It’s a concern that Ray shares, too, as a young trans person who is vocal about politics. “That risk was always there, but now it is even more so because people I thought were from my own community are no longer from my community. Their loyalty or sense of belonging or common struggles are no longer with me.”
Pride has historically been a protest. It started when trans people threw a brick at the police, it started with the Stonewall Riots 50 years ago in New York. At previous prides in India, people often and openly raised slogans against several issues, including the country’s outdated sedition laws. “If we are fighting a colonial law like Section 377 (which criminalised homosexual sex in India until it was read down in September 2018), we should also fight a colonial-era law like sedition,” said Ray.
The issue with QAM’s version of pride, they add, is that “we can’t be anything else, display any other parts of our identity except this very celebratory, capitalist queer person.”
The battle for an inclusive LGBTQ+ movement in India has been ongoing for years. Prominent queer activists like Ashok Row Kavi and Laxmi Narayan Tripathi have outrightly declared their loyalty to the ruling Bharatiya Janata Party, the Rashtriya Swayamsevak Sangh and the dream of a Hindu Rashtra (Hindu nation), despite being condemned for ignoring how this will affect minorities. Shruti Chakra (39), a member of LABIA, the Mumbai-based queer feminist LBT collective, argues that there has been a very deliberate attempt to incubate a right-wing agenda in the queer movement since its emergence in the 90s. Even the way QAM framed the issue with police permission this year seems to serve their purpose, Chakra believes.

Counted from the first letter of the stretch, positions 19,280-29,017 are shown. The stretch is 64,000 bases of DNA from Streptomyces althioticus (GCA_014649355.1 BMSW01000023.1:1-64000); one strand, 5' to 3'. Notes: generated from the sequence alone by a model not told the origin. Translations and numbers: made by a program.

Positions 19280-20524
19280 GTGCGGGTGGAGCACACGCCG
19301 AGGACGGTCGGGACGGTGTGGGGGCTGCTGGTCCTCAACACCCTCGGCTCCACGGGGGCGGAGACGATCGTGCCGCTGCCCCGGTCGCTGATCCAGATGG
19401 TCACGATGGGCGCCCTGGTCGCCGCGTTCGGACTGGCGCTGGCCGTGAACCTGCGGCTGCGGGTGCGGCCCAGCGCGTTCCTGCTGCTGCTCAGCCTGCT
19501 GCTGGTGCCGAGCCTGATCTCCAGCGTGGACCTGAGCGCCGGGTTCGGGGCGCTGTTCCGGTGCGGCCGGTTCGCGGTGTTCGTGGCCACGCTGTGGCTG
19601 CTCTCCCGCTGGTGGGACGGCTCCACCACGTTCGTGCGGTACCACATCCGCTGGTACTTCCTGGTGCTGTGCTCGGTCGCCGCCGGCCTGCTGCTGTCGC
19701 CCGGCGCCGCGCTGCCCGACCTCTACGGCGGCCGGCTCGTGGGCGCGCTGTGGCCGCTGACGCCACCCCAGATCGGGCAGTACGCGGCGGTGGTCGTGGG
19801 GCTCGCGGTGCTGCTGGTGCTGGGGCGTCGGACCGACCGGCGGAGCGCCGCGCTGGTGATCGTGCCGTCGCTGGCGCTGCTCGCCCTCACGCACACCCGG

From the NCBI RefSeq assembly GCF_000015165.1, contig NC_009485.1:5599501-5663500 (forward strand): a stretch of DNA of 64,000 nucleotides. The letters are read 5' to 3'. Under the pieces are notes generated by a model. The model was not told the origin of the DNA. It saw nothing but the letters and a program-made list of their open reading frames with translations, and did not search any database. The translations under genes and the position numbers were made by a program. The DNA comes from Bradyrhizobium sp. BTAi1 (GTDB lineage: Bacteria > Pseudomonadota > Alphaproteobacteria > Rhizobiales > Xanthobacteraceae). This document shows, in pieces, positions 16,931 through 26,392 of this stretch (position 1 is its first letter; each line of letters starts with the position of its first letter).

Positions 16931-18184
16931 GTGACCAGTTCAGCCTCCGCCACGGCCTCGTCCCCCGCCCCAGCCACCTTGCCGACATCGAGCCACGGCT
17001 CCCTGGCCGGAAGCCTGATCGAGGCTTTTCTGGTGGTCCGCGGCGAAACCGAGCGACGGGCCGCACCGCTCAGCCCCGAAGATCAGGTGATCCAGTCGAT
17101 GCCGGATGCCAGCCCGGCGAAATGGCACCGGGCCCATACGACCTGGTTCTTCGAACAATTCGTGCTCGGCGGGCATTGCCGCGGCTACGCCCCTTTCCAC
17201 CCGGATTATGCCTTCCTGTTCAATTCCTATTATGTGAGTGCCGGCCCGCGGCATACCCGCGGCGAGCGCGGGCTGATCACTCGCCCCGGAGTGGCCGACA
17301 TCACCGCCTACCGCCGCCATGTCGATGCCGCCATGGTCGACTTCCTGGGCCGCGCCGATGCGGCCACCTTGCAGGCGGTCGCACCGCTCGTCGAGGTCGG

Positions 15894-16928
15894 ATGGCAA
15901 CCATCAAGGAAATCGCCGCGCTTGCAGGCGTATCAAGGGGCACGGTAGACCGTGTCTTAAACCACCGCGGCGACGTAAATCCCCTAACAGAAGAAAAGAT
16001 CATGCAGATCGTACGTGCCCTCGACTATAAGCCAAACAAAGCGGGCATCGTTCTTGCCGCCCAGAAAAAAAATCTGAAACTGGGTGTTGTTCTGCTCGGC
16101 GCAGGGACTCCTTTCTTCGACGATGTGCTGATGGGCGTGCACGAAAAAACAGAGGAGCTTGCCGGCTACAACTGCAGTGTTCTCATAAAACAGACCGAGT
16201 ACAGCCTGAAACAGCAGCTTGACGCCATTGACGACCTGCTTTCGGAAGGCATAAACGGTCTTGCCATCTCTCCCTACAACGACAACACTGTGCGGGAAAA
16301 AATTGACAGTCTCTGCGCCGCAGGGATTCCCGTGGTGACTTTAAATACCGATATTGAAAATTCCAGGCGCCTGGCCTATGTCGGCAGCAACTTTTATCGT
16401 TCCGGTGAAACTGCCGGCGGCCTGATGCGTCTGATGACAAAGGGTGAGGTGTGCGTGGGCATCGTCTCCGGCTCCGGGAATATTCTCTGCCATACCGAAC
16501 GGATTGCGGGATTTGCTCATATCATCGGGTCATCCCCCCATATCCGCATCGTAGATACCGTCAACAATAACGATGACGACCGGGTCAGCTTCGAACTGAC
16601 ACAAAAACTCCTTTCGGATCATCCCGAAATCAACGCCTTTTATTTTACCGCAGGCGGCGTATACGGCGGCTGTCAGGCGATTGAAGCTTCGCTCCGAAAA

“They really made it seem like the pride was ruined by these ‘leftist, communist queers.’ That they snatched pride away from us and didn’t allow us to celebrate,” Chakra told VICE. But this isn’t an isolated incident; rather, this has been building up for two decades now. But given the current political moment, this year’s pride marks a rupture in the community, a violation of trust that, young queer people feel, might never be earned back. Tension can be seen in other pride marches around the country, including Guwahati and Pune where organisers are worried about the repercussions of political messaging for pride-goers.
Pride has also displayed an unequal space, where one side wields a larger amount of privilege than the other. “Upper-caste cis gay men have always taken centre stage in our community,” said Rao. “But I also don’t think it’s fair for other members of this community to feel like they must create their own safe spaces. All that does is separate the privileged from the persecuted queers, and leaves the latter group even more vulnerable than before.” Perhaps it’s worth asking what pride has achieved in this country, and whether it has ever really amplified the voices of minorities, or simply served as an annual party for only a certain kind of queer.